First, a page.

Miners like mines.
They like planning them. They like building them. They like running them. They don’t like selling them. In fact, they find it so difficult they sometimes end up giving them away.
Anglo American is handing its South African thermal coal assets to its own shareholders, in the form of a demerger into a Johannesburg and London-listed company called Thungela.
Such is the toxicity of coal that getting shot of perhaps 3 to 4 per cent of Anglo’s earnings this year was good for a bump in the group’s share price. Shareholders will doubtless approve the deal.
It’s still likely to be an unappealing bundle for many. Reluctance among global institutions to invest in miners with exposure to thermal coal is what’s pushing Anglo to get rid of these assets. The likelihood is that some investors either can’t or don’t want to hold a pure-play South African thermal coal miner, meaning a turbulent start for the spin-off.
But the demerger really reflects the mess that the biggest mining groups have found themselves in over coal.
Anglo, like most of its peers, failed to get out of thermal coal when it had the chance. Its South African coal assets were decreed strategically non-core back in 2016 as part of a simplification intended to reduce its commodities from nine to three. A year later, as prices rallied, they were brought back into the fold.
It managed to shed its domestically focused mines shortly after. But has been left holding the higher-quality export mines as the investment tide has turned against the commodity (and after the demerger will still have a sliver of thermal coal through its stake in Colombia’s Cerrejón mine). These mines, tiny and lossmaking as of last year, have been a disproportionately large headache for the group.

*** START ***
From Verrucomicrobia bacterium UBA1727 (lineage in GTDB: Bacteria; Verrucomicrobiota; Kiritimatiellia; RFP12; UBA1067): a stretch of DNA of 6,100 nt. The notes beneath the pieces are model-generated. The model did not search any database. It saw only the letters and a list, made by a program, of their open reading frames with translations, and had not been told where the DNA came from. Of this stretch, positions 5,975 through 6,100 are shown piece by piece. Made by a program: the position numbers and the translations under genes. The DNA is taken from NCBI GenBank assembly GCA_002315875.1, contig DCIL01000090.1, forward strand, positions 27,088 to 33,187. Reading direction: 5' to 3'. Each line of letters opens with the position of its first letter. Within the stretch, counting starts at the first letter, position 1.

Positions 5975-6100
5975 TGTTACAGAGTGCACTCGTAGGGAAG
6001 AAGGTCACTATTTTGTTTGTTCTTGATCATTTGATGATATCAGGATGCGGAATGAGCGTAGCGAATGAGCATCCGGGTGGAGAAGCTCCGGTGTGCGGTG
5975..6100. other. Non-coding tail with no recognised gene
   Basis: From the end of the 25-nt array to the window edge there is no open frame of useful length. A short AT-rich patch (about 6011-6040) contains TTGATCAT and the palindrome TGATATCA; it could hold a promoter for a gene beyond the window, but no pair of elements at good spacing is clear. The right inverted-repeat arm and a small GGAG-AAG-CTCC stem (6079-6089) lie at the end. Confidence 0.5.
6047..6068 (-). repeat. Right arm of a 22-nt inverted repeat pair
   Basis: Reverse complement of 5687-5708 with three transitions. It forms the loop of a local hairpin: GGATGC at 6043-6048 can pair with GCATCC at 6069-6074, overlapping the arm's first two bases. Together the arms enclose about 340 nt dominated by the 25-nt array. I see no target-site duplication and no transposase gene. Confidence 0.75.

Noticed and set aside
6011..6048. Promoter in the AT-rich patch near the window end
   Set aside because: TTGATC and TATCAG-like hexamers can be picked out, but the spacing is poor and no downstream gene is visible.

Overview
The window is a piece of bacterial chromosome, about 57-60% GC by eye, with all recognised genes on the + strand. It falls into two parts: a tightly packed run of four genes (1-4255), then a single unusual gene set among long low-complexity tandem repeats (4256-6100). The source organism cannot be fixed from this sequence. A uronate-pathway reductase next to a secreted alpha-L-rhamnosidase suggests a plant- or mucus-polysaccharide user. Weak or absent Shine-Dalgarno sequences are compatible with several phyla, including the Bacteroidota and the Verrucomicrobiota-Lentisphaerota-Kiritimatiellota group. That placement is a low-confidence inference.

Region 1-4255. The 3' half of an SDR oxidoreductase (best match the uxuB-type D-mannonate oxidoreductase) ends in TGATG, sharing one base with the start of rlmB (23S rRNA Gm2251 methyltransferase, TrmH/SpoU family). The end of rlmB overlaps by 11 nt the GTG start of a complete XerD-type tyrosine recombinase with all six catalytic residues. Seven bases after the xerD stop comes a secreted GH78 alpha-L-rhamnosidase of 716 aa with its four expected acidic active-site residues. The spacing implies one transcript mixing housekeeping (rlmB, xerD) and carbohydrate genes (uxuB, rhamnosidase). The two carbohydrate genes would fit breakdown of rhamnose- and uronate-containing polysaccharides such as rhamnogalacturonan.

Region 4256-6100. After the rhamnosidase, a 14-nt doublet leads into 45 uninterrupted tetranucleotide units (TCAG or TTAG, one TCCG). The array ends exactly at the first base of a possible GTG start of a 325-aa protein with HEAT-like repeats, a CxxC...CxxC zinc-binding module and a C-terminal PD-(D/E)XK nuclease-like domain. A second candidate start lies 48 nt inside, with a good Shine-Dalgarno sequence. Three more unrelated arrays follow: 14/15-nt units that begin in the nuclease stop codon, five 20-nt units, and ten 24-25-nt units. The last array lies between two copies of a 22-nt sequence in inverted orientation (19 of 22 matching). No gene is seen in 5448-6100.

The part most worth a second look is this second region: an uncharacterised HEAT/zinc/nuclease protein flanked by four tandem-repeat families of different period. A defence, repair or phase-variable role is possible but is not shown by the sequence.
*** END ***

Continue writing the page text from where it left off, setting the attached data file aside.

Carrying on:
The miners are now rather damned if they do and damned if they don’t, given the complexities of the ESG debate around how they could or should handle their coal assets.
Adam Matthews, at the Church of England Pensions Board, tweeted approvingly that Anglo’s deal was a “careful transfer . . . with community ownership”. The company argues that a listed company with good management maintains accountability and scrutiny of the assets, and puts them into the hands of better, more committed owners.
Others disagree. Tim Buckley, at the Institute for Energy Economics and Financial Analysis, calls it an “abrogation of responsibility” that reflects the fact that these assets are now unsellable and is bad for workers, investors and the planet. The new standalone company is probably more motivated to invest to lengthen the mines’ lives from up to 11 years to closer to 20 years.
Whether that is possible remains to be seen. Even in a hot thermal coal market, the investment needed to keep the mines running accounts for over half their Ebitda in the next couple of years, on Berenberg’s numbers. The new business must also find money each year to set aside in its “green fund” to cover end-of-life liabilities that are currently less than half funded.
And the reality is that the demerger will distance Anglo from its thermal coal assets, rather than sever the links entirely. The group is sending Thungela on its way with $170m in cash, and will continue marketing the coal for three years. There is additional near-term support on offer if benchmark prices fall below $80 a tonne (compared to an average of about $90 this year, but $58 for 2020, notes Bernstein). It’s also hard to believe that any future issues around Thungela, or the decommissioning of its mines, won’t land back at Anglo’s door.
Anglo wants to spend more time discussing its “future-enabling” commodities, like copper, nickel and crop nutrients. But it immediately faced questions about one of the future-disabling units it has left, coking coal. The world still needs coking coal in steel making for the foreseeable future and Anglo boss Mark Cutifani commented that anyone suggesting getting rid of it needed their “head read”.
It is only a matter of time though. Perhaps the wise heads of the mining sector will do better at spotting the right moment to get out of the next of yesterday’s commodities than they did the last one.